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October 8 to November 5, 2014


Dizu Plaatjies and Ibuyambo Perform Traditional Music of the Xhosa People and other
Southern African Traditions on Saturday, November 1 in Zankel Hall

Partner Events at Leading Cultural Institutions Extend the Reach of the Festival Citywide

William Kentridge and Philip Miller

The month-long, citywide festival UBUNTU: Music and Arts of South Africa concludes in early November with events ranging from concerts at Carnegie Hall to music, theater, and film screenings at partner venues throughout New York City.

Acclaimed, Grammy Award-winning vocalist Angélique Kidjo closes the festival on Wednesday, November 5 at 8:00 p.m. in Carnegie Hall’s Stern Auditorium/Perelman Stage, leading a tribute to the life and music of the late, iconic South African singer Miriam Makeba with special guests Ezra Koenig of Vampire Weekend and singer Laura Mvula. Also appearing at the concert will be Makeba’s former supporting singers Zamokuhle “Zamo” Mbutho, Faith Kekana, and Stella Khumalo.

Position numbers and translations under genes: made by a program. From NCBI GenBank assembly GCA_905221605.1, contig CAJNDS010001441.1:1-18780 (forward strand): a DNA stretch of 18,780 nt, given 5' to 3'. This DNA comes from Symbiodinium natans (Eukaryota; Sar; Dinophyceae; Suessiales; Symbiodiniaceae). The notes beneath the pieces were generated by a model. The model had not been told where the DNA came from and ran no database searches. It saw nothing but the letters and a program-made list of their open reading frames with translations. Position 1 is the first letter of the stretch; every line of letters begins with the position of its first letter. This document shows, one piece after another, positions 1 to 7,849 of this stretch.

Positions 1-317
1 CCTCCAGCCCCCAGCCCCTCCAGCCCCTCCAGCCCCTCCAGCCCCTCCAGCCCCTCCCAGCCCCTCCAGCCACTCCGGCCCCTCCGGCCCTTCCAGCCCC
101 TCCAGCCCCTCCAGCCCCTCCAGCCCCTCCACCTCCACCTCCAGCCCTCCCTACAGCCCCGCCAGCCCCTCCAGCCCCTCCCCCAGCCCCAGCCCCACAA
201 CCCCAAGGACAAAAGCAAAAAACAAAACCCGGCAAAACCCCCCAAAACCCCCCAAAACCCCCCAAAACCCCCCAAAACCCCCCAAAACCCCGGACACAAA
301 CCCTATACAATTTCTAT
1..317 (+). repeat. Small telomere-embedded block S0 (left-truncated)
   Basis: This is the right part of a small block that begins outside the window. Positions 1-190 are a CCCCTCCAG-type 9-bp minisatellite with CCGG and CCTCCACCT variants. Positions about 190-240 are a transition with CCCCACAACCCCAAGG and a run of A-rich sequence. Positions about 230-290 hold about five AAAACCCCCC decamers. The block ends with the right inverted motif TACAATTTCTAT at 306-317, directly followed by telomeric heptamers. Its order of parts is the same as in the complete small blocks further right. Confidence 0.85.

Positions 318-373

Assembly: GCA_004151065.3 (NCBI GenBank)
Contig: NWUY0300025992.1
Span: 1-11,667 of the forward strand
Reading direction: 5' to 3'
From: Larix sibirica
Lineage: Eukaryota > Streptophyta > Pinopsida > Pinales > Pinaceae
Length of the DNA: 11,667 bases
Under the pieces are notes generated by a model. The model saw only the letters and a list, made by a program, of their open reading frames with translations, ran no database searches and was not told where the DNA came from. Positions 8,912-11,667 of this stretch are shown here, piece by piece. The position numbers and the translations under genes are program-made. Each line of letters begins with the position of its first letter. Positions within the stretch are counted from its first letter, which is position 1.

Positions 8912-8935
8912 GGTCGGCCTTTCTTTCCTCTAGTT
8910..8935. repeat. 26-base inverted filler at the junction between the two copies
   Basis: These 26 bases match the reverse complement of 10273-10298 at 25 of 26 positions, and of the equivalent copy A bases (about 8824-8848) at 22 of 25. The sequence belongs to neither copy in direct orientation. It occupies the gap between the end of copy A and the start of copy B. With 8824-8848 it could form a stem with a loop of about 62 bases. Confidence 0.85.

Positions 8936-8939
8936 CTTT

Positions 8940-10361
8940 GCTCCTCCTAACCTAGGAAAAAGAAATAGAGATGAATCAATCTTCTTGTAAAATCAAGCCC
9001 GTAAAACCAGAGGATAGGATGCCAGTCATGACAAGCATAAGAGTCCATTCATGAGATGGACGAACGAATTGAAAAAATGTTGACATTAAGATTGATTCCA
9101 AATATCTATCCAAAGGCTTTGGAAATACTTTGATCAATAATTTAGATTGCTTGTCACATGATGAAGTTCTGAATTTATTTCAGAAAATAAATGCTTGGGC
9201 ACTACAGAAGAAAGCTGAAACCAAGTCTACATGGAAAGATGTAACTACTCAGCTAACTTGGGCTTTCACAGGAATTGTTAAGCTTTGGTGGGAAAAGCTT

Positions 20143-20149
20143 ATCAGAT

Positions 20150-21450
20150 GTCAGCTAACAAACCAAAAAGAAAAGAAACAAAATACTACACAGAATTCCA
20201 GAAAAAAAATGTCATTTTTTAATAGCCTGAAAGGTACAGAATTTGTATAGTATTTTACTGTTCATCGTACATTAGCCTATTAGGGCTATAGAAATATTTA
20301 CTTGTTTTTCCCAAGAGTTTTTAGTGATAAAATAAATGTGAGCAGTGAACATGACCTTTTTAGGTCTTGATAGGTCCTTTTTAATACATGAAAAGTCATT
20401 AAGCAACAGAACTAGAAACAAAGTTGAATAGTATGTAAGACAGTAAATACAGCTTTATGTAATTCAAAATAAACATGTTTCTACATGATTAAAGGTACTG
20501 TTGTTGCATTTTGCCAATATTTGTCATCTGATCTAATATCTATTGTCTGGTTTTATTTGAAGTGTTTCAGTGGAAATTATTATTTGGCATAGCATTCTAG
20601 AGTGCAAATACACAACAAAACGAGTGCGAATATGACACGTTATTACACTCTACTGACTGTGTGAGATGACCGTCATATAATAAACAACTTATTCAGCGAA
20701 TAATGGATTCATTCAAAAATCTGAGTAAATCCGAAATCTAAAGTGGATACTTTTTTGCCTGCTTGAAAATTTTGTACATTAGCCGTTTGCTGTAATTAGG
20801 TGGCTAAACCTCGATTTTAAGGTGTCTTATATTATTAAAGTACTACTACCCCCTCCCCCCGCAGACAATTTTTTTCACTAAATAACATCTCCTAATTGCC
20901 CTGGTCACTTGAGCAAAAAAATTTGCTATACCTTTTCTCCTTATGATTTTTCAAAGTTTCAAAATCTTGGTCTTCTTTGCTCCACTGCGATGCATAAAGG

Known throughout the world as “Mama Africa,” Makeba was celebrated both for her voice and for her staunch opposition to Apartheid. In 1963, she became the first artist to testify about the repressive regime of her country at the United Nations—testimony that led to her loss of citizenship and right of return. In the years she spent in exile, Makeba performed across the globe, becoming a “citizen of the world” with honorary citizenship in ten countries, and spreading the message of the plight of her homeland. Makeba, who died in 2008, was a great mentor and friend to Angélique Kidjo.

Speaking about Makeba, Kidjo said, “For the generation of my mother she was an example of a woman having a career, and showing, already at that time, a different vision of Africa. She was the one that really gave me the opportunity to think that one day as an African woman, I can have a career as a singer, because when you start singing in Benin or in any other African country, as long as you … are singing traditional songs it’s okay. But as soon as you start performing on stage with drums, guitar, keyboards, or whatever it is … old people say that is evil. So when I became a performer on stage it was not easy at all for me. So here comes Miriam Makeba (when) I was struggling, asking myself if it was worth the singing, and she really nailed the choice for me. I said to myself, she is an African woman, she had a career, she has a voice, and she presents the Africa that I want to represent. So if she can, I surely can too.”